Soloist(s) and orchestra
Band / Wind / Brass Ensemble
Large ensemble
2-8 players
Solo (excluding keyboard)
Solo keyboard(s)
Chorus a cappella or plus 1 instrument
Chorus and orchestra
Solo voice and up to 8 players
The Ghosts of Versailles: arias and excerpts (voice(s) and piano)
Three Cabaret Songs (voice(s) and piano)
End of the Line
Film scores

Fern Hill (1960)
version for mezzo soprano, chorus, and orchestra

see also: 1965 version with full orchestra, 1999 version with chamber orchestra, and A Dylan Thomas Trilogy


First performed on April 24, 1976 Berenice Bramson, soprano, Cathedral Choral Society and National Symphony under Paul Callaway, National Cathedral, Washington, DC


rent score and parts from G. Schirmer Inc 

order vocal score from www.musicdispatch.com 


Scored for 2fl, 2ob, 2cl, 2bn, 4hns, 2tpts, 2 tbs, timp., 3 perc., pno, hrp, stgs

Duration  16 minutes



The Kansas City Chorale and the Fern Hill Orchestra; Charles Bruffy, conductor Nimbus 5449 (1995)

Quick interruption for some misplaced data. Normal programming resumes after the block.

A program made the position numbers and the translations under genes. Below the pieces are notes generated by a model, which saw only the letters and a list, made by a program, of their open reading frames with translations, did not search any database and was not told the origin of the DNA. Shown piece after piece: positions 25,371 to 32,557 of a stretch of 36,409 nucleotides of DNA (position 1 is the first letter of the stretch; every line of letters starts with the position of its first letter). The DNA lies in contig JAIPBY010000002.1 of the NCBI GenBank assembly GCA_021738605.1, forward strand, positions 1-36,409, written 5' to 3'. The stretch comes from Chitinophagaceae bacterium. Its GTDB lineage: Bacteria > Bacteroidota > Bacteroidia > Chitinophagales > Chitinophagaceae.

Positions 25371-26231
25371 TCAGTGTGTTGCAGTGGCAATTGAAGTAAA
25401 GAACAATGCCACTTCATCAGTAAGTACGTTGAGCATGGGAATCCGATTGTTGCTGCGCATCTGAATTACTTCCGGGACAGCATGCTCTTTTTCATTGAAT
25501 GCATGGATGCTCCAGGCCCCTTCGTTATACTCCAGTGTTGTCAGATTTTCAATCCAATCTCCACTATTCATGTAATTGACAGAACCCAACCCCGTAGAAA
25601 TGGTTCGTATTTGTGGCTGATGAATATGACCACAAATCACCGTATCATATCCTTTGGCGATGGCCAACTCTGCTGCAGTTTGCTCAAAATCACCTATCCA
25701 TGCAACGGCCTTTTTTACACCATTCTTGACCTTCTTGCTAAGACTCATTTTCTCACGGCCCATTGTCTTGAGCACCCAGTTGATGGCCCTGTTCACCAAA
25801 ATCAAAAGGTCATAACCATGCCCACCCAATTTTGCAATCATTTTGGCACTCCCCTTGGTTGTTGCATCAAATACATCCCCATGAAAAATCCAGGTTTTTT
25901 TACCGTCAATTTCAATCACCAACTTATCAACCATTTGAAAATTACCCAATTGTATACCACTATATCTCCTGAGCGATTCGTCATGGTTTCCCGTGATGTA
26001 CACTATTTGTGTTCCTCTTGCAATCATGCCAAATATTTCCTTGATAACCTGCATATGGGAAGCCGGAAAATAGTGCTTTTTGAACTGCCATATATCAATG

I first encountered Dylan Thomas’ work in 1959, my last undergraduate year at Columbia College. It was a revelation. Both the sound and structures of Thomas’s words were astonishingly musical. Not by accident, either: “What the words meant was of secondary importance; what matters was the sound of them...these words were as the notes of bells, the sounds of musical instruments," he wrote in his Poetic Manifesto of 1951. I was irresistibly drawn to translate his music into mine.

One poem captivated me: Fern Hill, about the poet’s “young and easy" summers at his family’s farm of the same name. I wanted to write this work as a gift for my high-school music teacher, Mrs. Bella Tillis, who first encouraged my musical ambitions. She introduced Fern Hill with piano accompanying her (and, once, my) school choir.

Fern Hill is a blithe poem, yet touched by darkness; time finally holds the poet “green and dying," but the poem itself, formally just an ABA song extended into a wide arch, sings joyously of youth and its keen perceptions. I set it for mezzo-soprano solo, chorus, and orchestra, aiming to match the forthright lyricism of the text. (The direction “with simplicity" is everywhere in the printed score.)

                     — John Corigliano

home | works | recordings | performances | biography | press | media | contact
© 2008 - 2017 John Corigliano | Designed by Wlad Marhulets | Artwork photos by Richard Howe